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 Well, we all know that Burgoyne never got there because he was stopped in the Saratoga Battles in September and October of 1777.
 
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 But anyway, let's trace now.
 
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 Now you have a force.
 
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 John Butler is one of the leaders, is an associate of the Johnsons.
 
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 And you have all these Indians gathering.
 
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 This force gets up to about a size of 1,800 to 2,000.
 
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 And
 
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 Remember, it's got to drop through our United Territory because Fort Stanwix is actually in United Territory.
 
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 And then they're going to sweep east.
 
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 So let's go back to the League of Peace and Power or the Confederacy.
 
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 There are certain rules of the Confederacy.
 
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 Rule number one, we don't kill each other or fight and kill each other.
 
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 The second rule that's going to be so important here is we don't invade the territory of one of the nations without their permission.
 
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 That's a matter of respect, political respect.
 
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 The Unitas, knowing that this column is forming up on Lake Ontario, will send a small delegation, Grasshopper, this great chief,
 
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 is involved in this and says, you don't have our permission to march your force through our territory.
 
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 Well, what's the British response?
 
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 Go squat.
 
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 We don't need your permission.
 
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 We're larger.
 
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 We're more powerful.
 
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 Get out of the way.
 
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 Well,
 
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 This sets up an obvious conflict.
 
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 And this then becomes a critical difference for the Unitas moving from a position of neutrality to working with and fighting alongside the Americans in this particular story, those Continentals gathered at Fort Stanwyck.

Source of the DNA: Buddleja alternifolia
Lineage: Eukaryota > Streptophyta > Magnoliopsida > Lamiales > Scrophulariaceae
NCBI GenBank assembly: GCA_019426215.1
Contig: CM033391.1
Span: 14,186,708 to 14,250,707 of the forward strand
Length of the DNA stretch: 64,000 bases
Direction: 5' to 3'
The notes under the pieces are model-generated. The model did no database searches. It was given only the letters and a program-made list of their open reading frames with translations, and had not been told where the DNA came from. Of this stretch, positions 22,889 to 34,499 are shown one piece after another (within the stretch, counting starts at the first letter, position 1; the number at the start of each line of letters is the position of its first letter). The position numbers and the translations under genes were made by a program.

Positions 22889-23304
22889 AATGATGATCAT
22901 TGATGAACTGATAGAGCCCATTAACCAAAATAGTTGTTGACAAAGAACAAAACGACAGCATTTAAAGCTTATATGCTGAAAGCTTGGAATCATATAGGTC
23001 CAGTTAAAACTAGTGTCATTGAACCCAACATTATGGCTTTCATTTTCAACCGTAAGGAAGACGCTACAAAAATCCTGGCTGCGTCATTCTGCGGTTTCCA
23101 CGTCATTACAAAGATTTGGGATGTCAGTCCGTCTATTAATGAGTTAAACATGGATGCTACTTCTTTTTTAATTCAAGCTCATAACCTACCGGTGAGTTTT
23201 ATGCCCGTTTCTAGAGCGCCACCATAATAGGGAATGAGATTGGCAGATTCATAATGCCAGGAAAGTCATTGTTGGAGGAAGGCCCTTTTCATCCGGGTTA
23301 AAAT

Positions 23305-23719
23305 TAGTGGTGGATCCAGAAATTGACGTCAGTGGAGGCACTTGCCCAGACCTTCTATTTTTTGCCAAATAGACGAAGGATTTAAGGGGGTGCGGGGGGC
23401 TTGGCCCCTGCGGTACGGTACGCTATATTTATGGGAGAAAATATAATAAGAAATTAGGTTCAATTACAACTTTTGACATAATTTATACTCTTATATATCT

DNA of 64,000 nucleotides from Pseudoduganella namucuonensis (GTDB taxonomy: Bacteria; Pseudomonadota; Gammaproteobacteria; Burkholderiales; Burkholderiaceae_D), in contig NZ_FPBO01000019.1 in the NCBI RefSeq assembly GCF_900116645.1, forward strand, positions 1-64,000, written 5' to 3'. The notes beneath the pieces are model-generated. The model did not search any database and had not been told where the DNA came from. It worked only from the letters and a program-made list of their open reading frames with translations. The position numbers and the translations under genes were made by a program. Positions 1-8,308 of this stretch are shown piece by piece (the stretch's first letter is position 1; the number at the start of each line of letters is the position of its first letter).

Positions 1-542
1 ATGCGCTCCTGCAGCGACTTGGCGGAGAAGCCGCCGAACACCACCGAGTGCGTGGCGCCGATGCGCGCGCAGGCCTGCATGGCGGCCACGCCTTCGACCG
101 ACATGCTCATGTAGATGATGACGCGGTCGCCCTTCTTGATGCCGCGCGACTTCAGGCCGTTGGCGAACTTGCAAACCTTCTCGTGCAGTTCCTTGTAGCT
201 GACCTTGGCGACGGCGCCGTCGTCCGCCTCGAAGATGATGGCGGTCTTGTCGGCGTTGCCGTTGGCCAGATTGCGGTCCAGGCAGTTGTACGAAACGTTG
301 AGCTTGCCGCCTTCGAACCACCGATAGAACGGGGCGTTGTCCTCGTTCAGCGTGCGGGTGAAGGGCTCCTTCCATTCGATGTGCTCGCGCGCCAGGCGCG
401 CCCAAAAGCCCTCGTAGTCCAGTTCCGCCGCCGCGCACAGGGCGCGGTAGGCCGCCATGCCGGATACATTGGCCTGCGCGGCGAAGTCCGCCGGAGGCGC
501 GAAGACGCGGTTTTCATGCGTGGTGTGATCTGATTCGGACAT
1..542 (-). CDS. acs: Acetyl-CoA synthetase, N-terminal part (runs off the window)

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 So the Unitas know they're in trouble.
 
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 And so they will have to decide, what are they going to do?
 
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 Stand aside and ignore.
 
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 or will we join the American forces?
 
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 And the answer is, in the end, as you sweep through this story, many of the United will go and gather in and around the Fort Skylar,
 
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 for protection, but some of the warriors will join with 60 to 100 Oneida warriors and some Tuscarora warriors thrown in, will join with the Americans to try to ward off this British column that is coming.
 
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 Now, among those individuals are Skemendoa,
 
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 All right.
 
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 And also Han Yeri Dockstader and his wife, Dockstader's wife, that we've called Tyona or Two Kettles.
 
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 She's also involved.
 
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 In fact, she'll go on a ride warning settlers farther that is down the Mohawk Valley that the British are coming.
 
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 Wow.
 
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 That's an amazing story.
 
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 It wasn't just Paul Revere and some others.
 
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 She does some of that, too.
 
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 But it's in 1777.